Due to statutory and regulatory requirements that applications to FDA for new drugs remain confidential, see 21 U.S.C. § 331(j); 21 CFR §§ 514.11, 514.12, plaintiffs only became aware of the approvals, and FDA's associated decision-making, when they were final and published in the Federal Register. (CFS Compl. ¶ 118, 121; HSUS Compl. ¶ 117, 122.) Thus, plaintiffs were not able to participate in the administrative process prior to the FDA approvals at issue. (Id.) Central to defendant-intervenor's motion to dismiss, plaintiffs do not allege that they pursued any administrative remedies with the FDA relating to their NEPA grievances following the FDA approvals. As discussed more fully below, plaintiffs actually concede the same but contend that either they were not required to do so, or in the alternative, that the Court should

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waive the exhaustion requirement under these circumstances.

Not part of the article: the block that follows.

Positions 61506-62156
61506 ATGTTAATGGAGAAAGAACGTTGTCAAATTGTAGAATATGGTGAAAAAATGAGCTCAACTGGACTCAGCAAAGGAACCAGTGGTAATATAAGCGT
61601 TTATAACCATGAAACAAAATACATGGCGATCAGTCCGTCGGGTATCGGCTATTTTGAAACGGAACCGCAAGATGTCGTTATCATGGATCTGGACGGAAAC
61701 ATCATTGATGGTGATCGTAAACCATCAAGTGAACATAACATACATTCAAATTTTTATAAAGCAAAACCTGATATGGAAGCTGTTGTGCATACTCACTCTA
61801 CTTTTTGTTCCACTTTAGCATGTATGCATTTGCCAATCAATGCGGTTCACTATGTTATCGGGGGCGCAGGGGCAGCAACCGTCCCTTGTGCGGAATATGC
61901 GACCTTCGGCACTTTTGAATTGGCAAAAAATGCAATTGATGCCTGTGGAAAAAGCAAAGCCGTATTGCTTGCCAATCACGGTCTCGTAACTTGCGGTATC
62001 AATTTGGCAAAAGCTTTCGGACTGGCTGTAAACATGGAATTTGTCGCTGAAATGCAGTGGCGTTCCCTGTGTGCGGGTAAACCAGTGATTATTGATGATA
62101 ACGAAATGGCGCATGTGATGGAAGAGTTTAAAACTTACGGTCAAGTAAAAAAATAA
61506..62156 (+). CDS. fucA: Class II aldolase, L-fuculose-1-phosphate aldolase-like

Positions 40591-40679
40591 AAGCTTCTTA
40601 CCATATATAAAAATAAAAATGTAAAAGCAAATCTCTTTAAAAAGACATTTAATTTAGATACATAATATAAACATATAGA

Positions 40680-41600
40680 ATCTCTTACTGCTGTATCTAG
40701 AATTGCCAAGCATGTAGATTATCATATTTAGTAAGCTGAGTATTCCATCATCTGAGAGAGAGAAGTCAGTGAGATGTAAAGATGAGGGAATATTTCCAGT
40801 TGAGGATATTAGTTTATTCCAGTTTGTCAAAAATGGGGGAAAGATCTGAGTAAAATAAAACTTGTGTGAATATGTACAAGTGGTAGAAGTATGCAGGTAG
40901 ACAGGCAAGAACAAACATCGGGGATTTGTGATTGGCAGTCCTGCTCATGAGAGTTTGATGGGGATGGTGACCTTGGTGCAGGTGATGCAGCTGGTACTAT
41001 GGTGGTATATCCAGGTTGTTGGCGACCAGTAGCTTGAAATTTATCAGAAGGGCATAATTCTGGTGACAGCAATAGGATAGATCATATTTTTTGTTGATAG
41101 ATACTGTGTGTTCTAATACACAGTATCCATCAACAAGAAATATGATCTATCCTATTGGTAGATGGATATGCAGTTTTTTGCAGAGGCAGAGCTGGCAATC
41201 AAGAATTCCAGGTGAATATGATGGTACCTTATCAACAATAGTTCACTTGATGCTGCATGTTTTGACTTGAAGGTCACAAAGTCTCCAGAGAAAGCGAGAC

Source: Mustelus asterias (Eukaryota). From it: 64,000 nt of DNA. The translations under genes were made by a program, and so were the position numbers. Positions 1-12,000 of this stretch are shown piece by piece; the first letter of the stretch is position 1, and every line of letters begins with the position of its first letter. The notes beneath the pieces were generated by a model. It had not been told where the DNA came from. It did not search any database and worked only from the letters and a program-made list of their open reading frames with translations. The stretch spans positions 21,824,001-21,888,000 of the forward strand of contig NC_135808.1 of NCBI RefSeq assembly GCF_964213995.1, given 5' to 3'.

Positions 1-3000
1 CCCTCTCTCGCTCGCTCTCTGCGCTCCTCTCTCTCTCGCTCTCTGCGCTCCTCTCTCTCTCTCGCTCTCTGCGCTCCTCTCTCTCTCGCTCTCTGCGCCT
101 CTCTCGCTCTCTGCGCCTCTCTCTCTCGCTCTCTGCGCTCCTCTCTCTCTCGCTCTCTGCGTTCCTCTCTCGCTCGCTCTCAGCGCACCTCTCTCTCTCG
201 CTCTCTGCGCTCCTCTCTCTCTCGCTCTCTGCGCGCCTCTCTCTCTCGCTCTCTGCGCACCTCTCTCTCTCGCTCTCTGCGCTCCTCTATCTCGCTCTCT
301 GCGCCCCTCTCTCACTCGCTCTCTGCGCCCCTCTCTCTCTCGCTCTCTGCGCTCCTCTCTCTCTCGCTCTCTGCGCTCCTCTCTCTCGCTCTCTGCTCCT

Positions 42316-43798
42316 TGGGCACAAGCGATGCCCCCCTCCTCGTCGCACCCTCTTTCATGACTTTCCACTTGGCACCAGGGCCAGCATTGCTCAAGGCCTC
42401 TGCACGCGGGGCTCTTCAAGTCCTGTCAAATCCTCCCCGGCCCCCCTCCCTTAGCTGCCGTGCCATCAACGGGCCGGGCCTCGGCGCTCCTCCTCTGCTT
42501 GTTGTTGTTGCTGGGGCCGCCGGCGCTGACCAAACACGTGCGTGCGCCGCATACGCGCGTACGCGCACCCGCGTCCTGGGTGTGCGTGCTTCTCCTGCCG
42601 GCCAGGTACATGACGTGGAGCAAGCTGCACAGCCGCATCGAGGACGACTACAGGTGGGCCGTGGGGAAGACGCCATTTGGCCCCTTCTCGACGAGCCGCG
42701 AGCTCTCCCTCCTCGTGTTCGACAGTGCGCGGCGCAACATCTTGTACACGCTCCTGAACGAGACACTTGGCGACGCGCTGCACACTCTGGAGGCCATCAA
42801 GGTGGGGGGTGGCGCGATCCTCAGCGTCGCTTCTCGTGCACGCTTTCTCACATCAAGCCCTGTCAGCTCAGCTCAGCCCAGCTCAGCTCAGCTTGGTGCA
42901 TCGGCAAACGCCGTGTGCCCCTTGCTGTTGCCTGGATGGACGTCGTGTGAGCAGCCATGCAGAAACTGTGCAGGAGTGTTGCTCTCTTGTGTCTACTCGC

A. Statutory Framework

Congress enacted NEPA in 1969 to protect the environment by requiring federal agencies to follow certain procedural steps before taking any action affecting the environment. On its own, NEPA "does not provide a private cause of action for violation of its provisions." Salmon River Concerned Citizens v. Robertson, 32 F.3d 1346, 1353 n. 13 (9th Cir. 1994). Thus, plaintiffs correctly proceed under the APA, which does provide a cause of action to parties seeking judicial review of agency NEPA decisions, subject to several limitations. See id.; 5 U.S.C. § 702.